About Newcastle and Newcastle University

About Newcastle


Newcastle Upon Tyne is an ancient city in the north east of England, with its foundation dating back nearly 2000 years as one of the northern outposts of the Roman Empire at one end of the famous Hadrian’s Wall. Its long history can still be witnessed in the streets of this vibrant city, from the remains of its ancient Roman wall and nearby forts, to the Norman castle that gives it its name; from the medieval abbey in its centre through to the development of its main thoroughfares from the wealth of the Industrial Revolution.


Throughout its history, Newcastle was an important centre of commerce and trade: situated on the banks of the river Tyne, Newcastle was the gateway to northern Europe. The city became particularly associated with mining and shipbuilding, a tradition of which its inhabitants are rightfully proud. During this period, Newcastle gave the world many of the technologies we now take for granted: George and Robert Stephenson developed the early locomotives that power our train journeys, and Joseph Swan invented the electric light bulb a year before Edison did the same in the United States. Today, this spirit of innovation is carried forward by the many vibrant digital technology companies based in and around the city.

Given its rich history and heritage, there are many sites of interest in and around Newcastle, including Hadrian’s Wall, the Norman Castle Keep, the Blackfriars Abbey and the ruins of the castle and priory on the coast in nearby Tynemouth. Newcastle is also famous for its vibrant nightlife, with myriad bars, pubs, restaurants and clubs in the city centre, and regular music gigs in the O2 academy, Utility Arena and the beautiful Sage Gateshead. 


The cultural scene is one of the richest in the UK, served by multiple museums, art galleries, theatres and independent cinemas — such as the Baltic Centre for Contemporary Art (housed in a large riverside building that used to be a flour mill), the Laing Art Gallery, the Great North Museum, or Newcastle University’s Hatton Gallery. Sites of natural beauty also abound in the region: the beautiful Northumberland coast is just 30 minutes away by metro and the dramatic Northumberland National Park a mere 20 miles away from the city centre.

Newcastle occupies a privileged decentralized position in the UK, away from the expected centres of London and Edinburgh, while still maintaining excellent connections with Europe and the world.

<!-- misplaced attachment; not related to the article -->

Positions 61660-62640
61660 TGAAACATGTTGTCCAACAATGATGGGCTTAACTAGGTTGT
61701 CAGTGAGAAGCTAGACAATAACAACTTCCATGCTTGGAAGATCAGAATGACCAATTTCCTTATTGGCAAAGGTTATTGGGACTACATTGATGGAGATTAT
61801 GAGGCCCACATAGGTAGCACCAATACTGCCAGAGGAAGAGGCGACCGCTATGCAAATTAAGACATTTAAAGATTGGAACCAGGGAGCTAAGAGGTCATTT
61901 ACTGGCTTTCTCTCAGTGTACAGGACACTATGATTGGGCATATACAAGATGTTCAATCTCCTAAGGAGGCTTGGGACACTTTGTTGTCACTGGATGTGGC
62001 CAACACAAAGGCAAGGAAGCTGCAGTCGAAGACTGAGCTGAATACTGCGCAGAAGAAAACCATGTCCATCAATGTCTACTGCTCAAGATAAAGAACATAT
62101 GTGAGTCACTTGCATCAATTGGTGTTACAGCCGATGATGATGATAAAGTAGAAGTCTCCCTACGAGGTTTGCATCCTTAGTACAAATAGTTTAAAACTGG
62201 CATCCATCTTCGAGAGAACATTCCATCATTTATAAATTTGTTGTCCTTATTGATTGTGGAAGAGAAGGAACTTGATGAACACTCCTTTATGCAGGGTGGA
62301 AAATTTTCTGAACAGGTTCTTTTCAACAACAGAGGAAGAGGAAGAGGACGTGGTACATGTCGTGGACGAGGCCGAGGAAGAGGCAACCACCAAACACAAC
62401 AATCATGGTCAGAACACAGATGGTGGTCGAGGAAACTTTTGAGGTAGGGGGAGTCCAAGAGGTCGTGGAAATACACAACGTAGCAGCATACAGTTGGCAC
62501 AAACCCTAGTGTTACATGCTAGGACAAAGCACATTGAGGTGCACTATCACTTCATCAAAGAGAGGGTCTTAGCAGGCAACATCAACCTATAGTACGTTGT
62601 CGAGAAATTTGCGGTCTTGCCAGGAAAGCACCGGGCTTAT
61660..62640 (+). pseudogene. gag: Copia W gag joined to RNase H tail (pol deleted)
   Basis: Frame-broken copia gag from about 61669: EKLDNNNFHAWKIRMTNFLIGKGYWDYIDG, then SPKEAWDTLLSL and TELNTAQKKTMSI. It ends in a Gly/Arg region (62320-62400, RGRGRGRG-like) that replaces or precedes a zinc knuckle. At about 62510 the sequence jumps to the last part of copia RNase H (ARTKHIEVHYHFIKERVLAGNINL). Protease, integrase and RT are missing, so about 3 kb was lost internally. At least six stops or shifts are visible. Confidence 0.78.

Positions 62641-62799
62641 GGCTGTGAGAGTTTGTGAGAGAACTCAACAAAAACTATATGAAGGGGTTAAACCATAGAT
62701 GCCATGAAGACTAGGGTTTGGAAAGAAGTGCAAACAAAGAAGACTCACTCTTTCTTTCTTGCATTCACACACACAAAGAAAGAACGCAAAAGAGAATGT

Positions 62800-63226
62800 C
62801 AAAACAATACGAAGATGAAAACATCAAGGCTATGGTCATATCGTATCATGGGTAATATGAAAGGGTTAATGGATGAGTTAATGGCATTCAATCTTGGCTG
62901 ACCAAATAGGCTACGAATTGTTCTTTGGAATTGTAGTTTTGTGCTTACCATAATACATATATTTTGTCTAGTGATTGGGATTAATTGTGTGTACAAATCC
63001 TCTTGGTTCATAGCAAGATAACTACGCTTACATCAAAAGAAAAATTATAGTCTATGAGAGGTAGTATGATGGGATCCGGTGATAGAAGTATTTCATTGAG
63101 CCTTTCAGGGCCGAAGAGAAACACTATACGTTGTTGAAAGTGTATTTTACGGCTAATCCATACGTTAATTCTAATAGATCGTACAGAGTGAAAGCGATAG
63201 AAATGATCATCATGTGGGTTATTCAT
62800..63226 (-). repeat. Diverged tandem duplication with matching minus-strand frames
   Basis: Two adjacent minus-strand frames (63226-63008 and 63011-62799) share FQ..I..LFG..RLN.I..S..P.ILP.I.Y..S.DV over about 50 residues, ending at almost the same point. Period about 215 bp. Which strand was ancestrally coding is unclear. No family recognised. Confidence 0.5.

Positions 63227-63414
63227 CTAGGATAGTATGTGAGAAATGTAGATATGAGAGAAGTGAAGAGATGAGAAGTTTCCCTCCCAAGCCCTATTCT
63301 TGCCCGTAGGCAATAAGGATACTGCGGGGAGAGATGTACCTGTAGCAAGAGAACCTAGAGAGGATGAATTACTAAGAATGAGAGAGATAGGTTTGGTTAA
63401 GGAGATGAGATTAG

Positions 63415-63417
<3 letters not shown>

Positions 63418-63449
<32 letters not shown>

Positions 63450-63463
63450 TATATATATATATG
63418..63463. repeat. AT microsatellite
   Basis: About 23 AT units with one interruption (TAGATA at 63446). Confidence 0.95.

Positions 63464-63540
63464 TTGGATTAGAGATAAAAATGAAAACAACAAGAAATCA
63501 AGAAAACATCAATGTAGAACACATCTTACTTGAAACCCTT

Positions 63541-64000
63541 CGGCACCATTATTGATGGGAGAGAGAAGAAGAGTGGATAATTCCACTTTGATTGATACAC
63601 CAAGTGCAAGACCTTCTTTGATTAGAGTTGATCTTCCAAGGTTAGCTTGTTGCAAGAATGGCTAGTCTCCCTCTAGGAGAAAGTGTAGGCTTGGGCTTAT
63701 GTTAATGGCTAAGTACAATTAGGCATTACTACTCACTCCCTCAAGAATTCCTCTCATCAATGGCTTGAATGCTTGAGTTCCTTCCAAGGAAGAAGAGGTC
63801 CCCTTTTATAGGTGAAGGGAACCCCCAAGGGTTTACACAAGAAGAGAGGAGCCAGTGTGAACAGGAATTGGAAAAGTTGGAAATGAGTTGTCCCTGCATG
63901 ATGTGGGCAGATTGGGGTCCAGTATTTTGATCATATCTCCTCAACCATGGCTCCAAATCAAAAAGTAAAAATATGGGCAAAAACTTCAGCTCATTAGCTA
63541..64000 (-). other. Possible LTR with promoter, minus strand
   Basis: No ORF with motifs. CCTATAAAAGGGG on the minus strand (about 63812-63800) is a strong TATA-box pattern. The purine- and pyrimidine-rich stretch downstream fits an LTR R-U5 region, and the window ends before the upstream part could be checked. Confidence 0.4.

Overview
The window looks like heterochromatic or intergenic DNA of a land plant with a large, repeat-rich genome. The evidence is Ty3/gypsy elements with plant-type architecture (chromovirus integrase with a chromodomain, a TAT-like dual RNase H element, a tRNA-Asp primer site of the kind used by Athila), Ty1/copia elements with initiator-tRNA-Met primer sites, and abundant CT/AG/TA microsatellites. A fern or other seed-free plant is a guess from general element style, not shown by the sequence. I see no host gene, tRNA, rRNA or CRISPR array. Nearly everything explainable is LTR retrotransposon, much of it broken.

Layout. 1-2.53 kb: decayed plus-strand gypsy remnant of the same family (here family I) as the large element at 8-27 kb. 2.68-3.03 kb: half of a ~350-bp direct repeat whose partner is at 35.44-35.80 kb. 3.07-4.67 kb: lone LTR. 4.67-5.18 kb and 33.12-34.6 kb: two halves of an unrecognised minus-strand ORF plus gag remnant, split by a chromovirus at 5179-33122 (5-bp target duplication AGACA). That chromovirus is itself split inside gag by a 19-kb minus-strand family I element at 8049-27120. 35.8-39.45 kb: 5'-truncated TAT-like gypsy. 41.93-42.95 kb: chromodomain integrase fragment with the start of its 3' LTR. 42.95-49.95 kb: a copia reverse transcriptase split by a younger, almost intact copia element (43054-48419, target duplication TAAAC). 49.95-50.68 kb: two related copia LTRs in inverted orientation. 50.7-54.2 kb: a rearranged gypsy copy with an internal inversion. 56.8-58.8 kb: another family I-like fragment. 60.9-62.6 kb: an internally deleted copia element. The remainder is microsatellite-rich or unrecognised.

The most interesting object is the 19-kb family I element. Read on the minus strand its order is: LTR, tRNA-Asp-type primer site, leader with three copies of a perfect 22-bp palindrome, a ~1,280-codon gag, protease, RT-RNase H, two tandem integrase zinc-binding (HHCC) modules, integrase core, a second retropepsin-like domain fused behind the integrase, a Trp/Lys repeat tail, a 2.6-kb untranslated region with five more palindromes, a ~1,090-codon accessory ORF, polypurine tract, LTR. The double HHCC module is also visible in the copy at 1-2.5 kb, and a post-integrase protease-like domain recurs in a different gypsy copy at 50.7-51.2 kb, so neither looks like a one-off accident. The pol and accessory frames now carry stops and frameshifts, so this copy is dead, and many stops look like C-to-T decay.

Perhaps most famous for world-class culture, award-winning dining, exciting nightlife, acclaimed-architecture, fantastic shopping and a strong passion for sport, one of the things locals are most proud of is its legendary friendliness, ensuring delegates are always sure to feel welcomed and at home. With its easily walkable, compact city centre, Newcastle Upon Tyne is easy to get around on foot, and it also offers great accessibility from across the UK and beyond – London is less than three hours away by train and the international airport connects directly with 80 destinations worldwide. Newcastle Upon Tyne is part of a greater metropolis with Gateshead across the river, Tynemouth and South Shields on the coast, and Sunderland on the river Wear, connected by local transport such as the convenient Metro. 

This promotional video https://www.youtube.com/watch?v=WuauZm5100M can give you an idea of some of the highlights of the Newcastle - Gateshead area. Newcastle University also has a campaign highlighting the contributions in makes outward towards improving society internationally: From Newcastle. For the world.


About Newcastle University

Newcastle University is at the centre of Newcastle’s life. NU began as an outpost of Durham University in the 19th century, finally becoming independent in 1963. NU, then, has the curious mix of being simultaneously an old and new institution, with a rich tradition of excellence in technological disciplines (engineering, physical sciences, etc.) and one of the country’s top English departments.

Today, Newcastle University is one of the country’s leading research institutions, a founding member of the Russell Group (which represents the top 24 research-intensive universities in the UK), and Newcastle University has campuses in Newcastle, London, Malaysia and Singapore. Newcastle University is one of the UK’s centres of excellence for digital innovation and data science, and a member of the Turing Institute.

The University is investing heavily in developing its specialisation in data science and technological innovation. The new Newcastle Helix complex — an urban development bringing together industry, business and research —  hosts the National Innovation Centre for Data. It has also created Centres of Research Excellence (known as NUCoREs): interdisciplinary groups centred around a theme or a global challenge. The Data NUCoRE, crucially, incorporates Text as one of its research strands.

The University is not only at the centre of Newcastle’s intellectual life, but also at its physical centre. The main university campus is compact and situated on the city centre, near public transportation, offering the perfect balance between scheduled conference activities and social gatherings in the city.